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      08-04-2004
>> I am a learning programmer in C and i want to know why some one would use
>> pointers instead of going direct!

>
>In C - as distinct from C++ - using a pointer is the *only* way a called
>function can alter the contents of a variable in the calling function.
>Parameters are passed in C in what is called "pass by value", that is, a
>*copy* is passed to the callee.


In fact, C++'s references could be taken as a syntactic modification of The
Pointer, e.g.:

C> void callee(int *ptr) {
C> ++*ptr;
C> }

C++> void callee(int &ptr) {
C++> ++ptr;
C++> }


Jan Engelhardt
--
 
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Stephen Sprunk
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      08-04-2004
"Goran Larsson" <(E-Mail Removed)> wrote in message
news:(E-Mail Removed)...
> In article <(E-Mail Removed)>,
> Bill Potter <(E-Mail Removed)> wrote:
> > I am a learning programmer in C and i want to know why some one would

use
> > pointers instead of going direct!

>
> The same reason why we use pointers in human languages, e.g.
> "home" instead of "17859 Main Street"
> "the car behind us" instead of "car with registration no KN5567YZ"
> "you" instead of "Bill Potter"


Actually "17859 Main St" is a pointer as well; the house itself is not.
Obviously every time you invite someone over, you'd rather give them a
pointer to your house instead of building a copy and handing it to them.

S

--
Stephen Sprunk "Those people who think they know everything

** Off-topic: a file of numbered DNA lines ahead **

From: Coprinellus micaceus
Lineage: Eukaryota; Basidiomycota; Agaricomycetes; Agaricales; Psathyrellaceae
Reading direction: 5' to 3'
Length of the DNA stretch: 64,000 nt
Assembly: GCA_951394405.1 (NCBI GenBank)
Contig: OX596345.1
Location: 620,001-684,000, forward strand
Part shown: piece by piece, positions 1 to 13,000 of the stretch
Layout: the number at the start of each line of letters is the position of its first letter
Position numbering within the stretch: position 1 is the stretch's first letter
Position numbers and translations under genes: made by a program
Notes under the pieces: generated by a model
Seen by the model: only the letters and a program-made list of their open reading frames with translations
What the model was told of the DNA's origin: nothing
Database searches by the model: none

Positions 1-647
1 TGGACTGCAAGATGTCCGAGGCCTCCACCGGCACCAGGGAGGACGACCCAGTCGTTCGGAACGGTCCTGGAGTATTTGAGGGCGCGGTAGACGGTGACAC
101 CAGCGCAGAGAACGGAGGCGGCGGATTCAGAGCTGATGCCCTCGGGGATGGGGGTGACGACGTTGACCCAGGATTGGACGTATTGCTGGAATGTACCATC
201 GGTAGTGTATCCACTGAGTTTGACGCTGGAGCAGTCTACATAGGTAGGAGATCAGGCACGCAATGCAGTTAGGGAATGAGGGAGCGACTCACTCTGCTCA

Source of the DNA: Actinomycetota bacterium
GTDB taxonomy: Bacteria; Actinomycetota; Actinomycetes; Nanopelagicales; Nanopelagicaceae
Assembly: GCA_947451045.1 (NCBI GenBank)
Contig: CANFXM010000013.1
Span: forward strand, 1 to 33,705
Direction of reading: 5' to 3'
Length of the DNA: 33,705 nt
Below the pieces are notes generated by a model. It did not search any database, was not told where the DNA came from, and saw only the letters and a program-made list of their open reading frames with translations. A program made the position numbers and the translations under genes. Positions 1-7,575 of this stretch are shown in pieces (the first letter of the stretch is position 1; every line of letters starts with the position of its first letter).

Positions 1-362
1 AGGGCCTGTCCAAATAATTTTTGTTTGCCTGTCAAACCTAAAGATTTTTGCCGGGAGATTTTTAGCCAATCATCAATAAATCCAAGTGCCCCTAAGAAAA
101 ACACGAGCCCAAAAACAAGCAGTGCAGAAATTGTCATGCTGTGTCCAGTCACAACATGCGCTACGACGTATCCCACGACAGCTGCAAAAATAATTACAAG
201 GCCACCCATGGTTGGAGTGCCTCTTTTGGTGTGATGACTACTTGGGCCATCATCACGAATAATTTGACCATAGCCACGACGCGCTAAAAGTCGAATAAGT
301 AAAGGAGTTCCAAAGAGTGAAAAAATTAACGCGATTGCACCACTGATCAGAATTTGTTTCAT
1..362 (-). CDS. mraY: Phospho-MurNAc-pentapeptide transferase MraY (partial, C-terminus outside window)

CCIE #3723 are a great annoyance to those of us who do."
K5SSS --Isaac Asimov

 
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Default User
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      08-04-2004
Bill Potter wrote:
>
> I am a learning programmer in C and i want to know why some one would use
> pointers instead of going direct!



Look into a typical linked list implementation.




Brian Rodenborn
 
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Goran Larsson
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      08-04-2004
In article <U27Qc.33288$(E-Mail Removed)>,
Stephen Sprunk <(E-Mail Removed)> wrote:

> Actually "17859 Main St" is a pointer as well; the house itself is not.


No. "17859 Main St" is the name of the house (variable).

> Obviously every time you invite someone over, you'd rather give them a
> pointer to your house instead of building a copy and handing it to them.


No. You give them the name of the house. The problem starts when you
move and they continue to visit the hose by its name. The pointer "home"
should have been used instead.

--
Göran Larsson http://www.mitt-eget.com/
 
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Michael Scarlett
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      08-04-2004
"Bill Potter" <(E-Mail Removed)> wrote in message news:<(E-Mail Removed)>...
> I am a learning programmer in C and i want to know why some one would use
> pointers instead of going direct!


Pointers are direct. That's the point!